Do Children Need To File A Tax Return To Fund Their Roth IRA?

with No Comments
For an updated version of this article read “Do Children Need To File A Tax Return To Fund Their Roth IRA? (2020).”


Do Children Need To File A Tax Return To Fund Their Roth IRA?Funding your Roth IRA is usually one of the best financial decisions you can make. This puts money where it will never be taxed again during your lifetime, which means it is of great advantage especially to young people who will experience tax-free growth for a much longer amount of time.

Contributions to a Roth IRA are always made with after-tax dollars, so you don’t get a tax deduction for contributing. However, since children rarely earn enough to have to pay taxes, it is nearly always better for them to fund a Roth IRA rather than a traditional IRA.

We are strong advocates of helping teenagers fund their Roth IRAs in order to begin the process of saving for their retirement. Since contributions can later be withdrawn, they should even fund their Roth IRA if they plan on using the money for something else.

In 2016, those under age 50 can only fund their Roth IRA up the limit of your earned income or $5,500, whichever is less. If your child has only earned $300 in babysitting money, it is worth putting those $300 in their Roth IRA. You can help encourage them to learn to work, save, and invest by offering to give them money if they fund their Roth. Many employers encourage the same behavior with their employees by offering an employer match for money invested in a 401(k).

The IRS does not require dependents whose gross income is only earned income to file a tax return if the amount is less than a certain amount. The limit for single dependents who are under age 65 and are not blind is currently $6,300. That means if they make just enough to fund their entire Roth IRA ($5,500), they would not have to file a tax return.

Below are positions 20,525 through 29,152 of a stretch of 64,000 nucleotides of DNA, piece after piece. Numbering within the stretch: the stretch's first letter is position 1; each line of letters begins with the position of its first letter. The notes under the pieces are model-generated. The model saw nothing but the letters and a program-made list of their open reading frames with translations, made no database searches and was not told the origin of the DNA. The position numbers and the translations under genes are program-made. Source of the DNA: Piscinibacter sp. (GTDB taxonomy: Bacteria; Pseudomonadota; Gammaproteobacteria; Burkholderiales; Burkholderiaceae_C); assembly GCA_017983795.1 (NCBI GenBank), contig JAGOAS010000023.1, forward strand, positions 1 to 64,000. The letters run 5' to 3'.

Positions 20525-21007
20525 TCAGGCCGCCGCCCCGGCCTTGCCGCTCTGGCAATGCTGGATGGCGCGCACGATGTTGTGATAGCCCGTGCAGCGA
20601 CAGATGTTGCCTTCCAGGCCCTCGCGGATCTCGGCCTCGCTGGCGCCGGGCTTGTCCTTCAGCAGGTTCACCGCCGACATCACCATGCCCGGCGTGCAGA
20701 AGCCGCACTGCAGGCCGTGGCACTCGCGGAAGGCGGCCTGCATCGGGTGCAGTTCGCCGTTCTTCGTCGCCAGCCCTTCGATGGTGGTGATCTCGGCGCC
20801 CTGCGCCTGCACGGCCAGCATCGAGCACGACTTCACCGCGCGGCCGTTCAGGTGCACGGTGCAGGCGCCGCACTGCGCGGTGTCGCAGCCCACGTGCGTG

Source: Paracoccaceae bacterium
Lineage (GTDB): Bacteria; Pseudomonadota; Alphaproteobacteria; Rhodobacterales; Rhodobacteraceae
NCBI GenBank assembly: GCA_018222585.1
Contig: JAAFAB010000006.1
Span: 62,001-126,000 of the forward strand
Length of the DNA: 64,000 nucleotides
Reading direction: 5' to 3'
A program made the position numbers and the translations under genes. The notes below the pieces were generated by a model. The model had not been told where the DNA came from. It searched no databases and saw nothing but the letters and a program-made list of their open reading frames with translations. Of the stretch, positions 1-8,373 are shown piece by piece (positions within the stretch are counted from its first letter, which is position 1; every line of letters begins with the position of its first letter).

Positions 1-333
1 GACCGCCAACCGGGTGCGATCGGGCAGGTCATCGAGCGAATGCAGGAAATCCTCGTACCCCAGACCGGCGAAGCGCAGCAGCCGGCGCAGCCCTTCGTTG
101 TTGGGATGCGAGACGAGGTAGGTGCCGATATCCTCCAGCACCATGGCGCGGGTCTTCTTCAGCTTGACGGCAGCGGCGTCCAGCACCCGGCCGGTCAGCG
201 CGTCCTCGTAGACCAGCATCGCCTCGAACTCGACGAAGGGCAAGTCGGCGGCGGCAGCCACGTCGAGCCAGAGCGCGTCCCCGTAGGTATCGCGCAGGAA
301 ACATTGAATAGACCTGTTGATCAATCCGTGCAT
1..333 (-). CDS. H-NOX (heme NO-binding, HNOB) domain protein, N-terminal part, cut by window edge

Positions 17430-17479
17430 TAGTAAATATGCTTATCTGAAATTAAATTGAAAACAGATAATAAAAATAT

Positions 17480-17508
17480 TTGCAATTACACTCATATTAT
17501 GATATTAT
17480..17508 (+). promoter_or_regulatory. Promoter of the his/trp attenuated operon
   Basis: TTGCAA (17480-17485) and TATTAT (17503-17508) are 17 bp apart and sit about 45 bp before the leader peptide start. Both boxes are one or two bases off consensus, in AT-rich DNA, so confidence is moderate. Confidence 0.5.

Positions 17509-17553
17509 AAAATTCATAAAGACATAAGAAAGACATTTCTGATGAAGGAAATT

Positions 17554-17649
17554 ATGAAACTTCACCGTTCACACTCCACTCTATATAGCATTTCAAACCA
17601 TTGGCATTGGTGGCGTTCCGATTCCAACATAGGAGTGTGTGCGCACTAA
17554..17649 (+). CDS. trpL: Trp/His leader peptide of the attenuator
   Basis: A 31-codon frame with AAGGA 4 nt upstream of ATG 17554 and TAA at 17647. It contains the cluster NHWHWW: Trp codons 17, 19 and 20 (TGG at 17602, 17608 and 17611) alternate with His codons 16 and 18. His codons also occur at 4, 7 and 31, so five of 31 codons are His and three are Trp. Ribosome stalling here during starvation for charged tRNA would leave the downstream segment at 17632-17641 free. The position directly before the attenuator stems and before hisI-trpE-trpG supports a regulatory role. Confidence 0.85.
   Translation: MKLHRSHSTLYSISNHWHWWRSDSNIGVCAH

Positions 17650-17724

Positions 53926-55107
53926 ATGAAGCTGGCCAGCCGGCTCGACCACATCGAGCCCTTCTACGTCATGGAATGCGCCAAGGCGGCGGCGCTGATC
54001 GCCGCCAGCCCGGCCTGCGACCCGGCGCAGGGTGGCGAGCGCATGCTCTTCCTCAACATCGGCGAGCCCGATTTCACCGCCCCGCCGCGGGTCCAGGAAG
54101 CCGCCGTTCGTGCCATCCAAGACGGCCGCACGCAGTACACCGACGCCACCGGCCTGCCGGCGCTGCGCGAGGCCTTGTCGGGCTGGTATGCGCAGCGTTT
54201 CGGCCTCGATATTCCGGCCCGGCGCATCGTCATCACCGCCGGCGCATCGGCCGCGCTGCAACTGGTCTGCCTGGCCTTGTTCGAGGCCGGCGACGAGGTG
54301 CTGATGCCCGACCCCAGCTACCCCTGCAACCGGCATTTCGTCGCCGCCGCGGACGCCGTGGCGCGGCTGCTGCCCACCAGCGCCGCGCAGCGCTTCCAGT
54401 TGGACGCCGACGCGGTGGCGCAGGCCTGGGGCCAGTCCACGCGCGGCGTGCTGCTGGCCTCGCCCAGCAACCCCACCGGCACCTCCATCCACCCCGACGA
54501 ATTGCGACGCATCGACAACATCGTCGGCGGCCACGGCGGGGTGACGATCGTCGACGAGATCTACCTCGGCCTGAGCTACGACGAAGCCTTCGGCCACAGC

This is only possible if all of their income was “earned” income. If they have any interest or dividend income at all, they would have to file a tax return, but if the taxable interest is less than $1,500, they can probably file with the form 1040EZ which is much simpler than the full 1040. It can even serve as a learning experience for them as all it requires is following simple instructions and some math skills.

That being said, if your child’s earned income came from self-employment (and not a household employer), they will have to pay self-employment tax. If their net earnings were $400 or more, they will have to file Schedule SE to calculate the self-employment tax owed and, unfortunately, they will have to file the 1040 instead of the 1040EZ.

There is one last special rule that may arise while helping your child find earned income to fund their Roth, but it is for the benefit of the parents. When your child works for a business owned solely by one or both parents, then the business does not need to pay the Social Security, Medicare, or Federal Unemployment Tax (FUTA) that would normally be due on the child employee’s wages. This exemption from Social Security and Medicare taxes lasts until the child is 18 and the exemption from FUTA lasts until they turn 21.

Saving for retirement can never start too early and a Roth account is a great vehicle for those savings. Don’t let stress about tax filing requirements keep you or your child from a powerful opportunity to provide for their future.

Photo used here under Flickr Creative Commons.

Follow David John Marotta:

President, CFP®, AIF®, AAMS®

David John Marotta is the Founder and President of Marotta Wealth Management. He played for the State Department chess team at age 11, graduated from Stanford, taught Computer and Information Science, and still loves math and strategy games. In addition to his financial writing, David is a co-author of The Haunting of Bob Cratchit.